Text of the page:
European Union lawmakers agreed a tough line on Wednesday on liberalizing power markets, putting them on a collision course with member states, which reached a compromise deal this month.
European Union energy chiefs agreed earlier in June to open their gas and power markets to more competition, but yielded to pressure from France and Germany for softer alternatives to splitting giant energy companies completely. The vote by the European Parliament on Wednesday “clearly endorsed a strong negotiating position with the governments of Europe”, Welsh EU lawmaker Eluned Morgan, who guided the legislation through the assembly in Strasbourg, told Reuters. “We are anxious to see consumers back in the driving seat on energy policy, particularly at a time of high prices,” she added. The EU’s executive European Commission proposed last year dividing ownership of gas and electricity supply from pipelines and grids in a drive to help new entrants and force down prices, and the parliament backed this stance.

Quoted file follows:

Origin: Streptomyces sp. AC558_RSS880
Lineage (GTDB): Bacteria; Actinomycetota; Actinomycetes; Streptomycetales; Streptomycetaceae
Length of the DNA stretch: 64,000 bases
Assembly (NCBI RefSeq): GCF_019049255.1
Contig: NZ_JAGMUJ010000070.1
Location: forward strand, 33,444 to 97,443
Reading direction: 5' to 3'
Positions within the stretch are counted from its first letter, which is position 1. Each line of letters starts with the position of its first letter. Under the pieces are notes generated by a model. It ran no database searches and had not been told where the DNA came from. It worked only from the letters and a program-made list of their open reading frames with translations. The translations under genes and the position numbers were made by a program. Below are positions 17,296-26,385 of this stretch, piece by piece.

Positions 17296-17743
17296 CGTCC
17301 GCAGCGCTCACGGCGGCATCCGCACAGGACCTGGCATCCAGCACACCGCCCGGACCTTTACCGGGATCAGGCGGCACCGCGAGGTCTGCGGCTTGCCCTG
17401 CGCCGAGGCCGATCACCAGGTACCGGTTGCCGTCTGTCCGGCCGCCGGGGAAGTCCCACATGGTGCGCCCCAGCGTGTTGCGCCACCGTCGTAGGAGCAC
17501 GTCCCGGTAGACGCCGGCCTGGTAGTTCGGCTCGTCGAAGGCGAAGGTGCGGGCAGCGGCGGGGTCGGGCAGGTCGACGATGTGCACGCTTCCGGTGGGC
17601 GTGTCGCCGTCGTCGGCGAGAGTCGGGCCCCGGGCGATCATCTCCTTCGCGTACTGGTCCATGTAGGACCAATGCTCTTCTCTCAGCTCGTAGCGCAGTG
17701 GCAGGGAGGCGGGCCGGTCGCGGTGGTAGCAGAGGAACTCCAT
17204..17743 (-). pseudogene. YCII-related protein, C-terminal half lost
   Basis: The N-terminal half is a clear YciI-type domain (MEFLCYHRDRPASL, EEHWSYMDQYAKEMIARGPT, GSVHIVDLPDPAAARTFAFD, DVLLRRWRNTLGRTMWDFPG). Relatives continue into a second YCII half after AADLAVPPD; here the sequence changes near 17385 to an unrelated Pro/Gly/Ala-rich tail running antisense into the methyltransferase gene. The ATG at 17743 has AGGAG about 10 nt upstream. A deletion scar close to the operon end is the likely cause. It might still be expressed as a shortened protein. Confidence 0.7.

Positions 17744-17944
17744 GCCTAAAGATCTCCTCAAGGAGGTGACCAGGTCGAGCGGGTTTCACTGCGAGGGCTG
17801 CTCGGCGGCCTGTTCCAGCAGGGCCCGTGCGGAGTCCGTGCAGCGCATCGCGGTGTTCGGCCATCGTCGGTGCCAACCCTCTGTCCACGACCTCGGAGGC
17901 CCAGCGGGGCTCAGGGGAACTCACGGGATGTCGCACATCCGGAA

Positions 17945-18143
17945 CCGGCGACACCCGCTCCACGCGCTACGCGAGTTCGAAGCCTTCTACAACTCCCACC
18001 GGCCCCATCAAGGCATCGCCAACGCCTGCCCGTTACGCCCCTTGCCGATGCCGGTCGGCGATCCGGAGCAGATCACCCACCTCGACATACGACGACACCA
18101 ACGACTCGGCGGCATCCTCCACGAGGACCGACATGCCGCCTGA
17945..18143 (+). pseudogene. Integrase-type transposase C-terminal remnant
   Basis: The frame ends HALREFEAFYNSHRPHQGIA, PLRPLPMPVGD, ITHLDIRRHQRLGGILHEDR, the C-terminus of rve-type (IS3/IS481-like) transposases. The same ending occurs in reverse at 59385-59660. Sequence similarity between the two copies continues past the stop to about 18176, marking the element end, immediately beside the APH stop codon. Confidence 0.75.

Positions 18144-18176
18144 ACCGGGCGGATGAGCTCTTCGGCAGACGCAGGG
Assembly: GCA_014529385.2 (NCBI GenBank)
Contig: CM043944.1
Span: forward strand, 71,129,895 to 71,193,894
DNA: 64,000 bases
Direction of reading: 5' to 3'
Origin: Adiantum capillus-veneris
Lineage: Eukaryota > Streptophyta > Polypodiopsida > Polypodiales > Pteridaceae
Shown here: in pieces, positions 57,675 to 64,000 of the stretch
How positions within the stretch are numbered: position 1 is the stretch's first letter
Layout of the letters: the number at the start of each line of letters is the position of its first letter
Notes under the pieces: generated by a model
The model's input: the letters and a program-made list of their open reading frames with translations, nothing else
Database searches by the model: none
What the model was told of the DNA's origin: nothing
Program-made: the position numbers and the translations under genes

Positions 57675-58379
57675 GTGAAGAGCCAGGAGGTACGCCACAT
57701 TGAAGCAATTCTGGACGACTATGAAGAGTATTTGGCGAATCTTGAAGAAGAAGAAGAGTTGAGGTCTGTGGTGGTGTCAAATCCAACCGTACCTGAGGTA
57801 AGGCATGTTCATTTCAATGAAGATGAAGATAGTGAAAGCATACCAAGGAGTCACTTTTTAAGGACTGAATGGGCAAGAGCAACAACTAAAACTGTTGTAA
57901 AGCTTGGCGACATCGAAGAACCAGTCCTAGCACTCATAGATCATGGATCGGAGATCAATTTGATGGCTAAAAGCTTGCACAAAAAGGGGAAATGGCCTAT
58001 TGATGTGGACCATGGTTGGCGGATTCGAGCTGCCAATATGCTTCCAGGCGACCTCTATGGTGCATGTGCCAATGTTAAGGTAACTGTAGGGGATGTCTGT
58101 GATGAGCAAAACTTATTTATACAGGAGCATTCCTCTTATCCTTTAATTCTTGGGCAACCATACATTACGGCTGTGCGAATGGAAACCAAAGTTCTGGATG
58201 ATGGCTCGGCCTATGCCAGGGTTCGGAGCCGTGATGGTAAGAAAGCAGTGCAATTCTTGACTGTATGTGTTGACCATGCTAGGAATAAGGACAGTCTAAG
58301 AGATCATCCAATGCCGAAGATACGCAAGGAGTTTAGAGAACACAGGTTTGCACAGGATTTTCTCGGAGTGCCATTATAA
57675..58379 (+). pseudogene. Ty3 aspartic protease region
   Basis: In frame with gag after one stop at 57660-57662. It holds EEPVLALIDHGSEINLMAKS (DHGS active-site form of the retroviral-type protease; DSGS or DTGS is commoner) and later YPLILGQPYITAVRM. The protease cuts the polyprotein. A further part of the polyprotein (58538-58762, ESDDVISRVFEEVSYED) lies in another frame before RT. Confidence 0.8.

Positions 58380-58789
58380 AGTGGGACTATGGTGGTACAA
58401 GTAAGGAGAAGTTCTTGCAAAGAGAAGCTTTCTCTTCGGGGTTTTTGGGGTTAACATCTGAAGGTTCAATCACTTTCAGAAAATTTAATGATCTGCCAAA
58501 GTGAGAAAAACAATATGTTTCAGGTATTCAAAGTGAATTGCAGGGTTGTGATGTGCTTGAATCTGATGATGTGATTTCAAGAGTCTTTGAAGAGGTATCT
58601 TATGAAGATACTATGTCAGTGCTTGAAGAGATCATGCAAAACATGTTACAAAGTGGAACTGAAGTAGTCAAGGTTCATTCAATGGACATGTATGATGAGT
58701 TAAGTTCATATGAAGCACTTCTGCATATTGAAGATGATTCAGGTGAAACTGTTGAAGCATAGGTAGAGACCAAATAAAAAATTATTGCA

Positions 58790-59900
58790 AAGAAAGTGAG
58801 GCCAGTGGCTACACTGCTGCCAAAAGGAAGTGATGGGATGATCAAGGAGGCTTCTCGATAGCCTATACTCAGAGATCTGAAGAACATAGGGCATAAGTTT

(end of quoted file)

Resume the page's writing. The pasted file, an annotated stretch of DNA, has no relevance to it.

Berlin and Paris had spearheaded opposition to any forced breakup of national energy champions and proposed a “third way” allowing vertically integrated utilities to keep ownership of transmission networks under strict supervision by a regulator. Their hand appeared to be weakened in recent negotiations when German utilities RWE and E.ON, the world’s largest, were forced to sell parts of their transmission networks to settle antitrust cases brought by the Commission. But Germany stuck to its guns and at the start of this month, energy ministers agreed a deal based on the “third way”.
The European Parliament, which has co-decision powers on energy liberalization, rejected any compromise on electricity, for which full ownership unbundling is less controversial than for gas. A compromise deal based on Franco-German proposals was rejected by 378 votes versus 267 in favor, with 22 abstentions. (Reuters)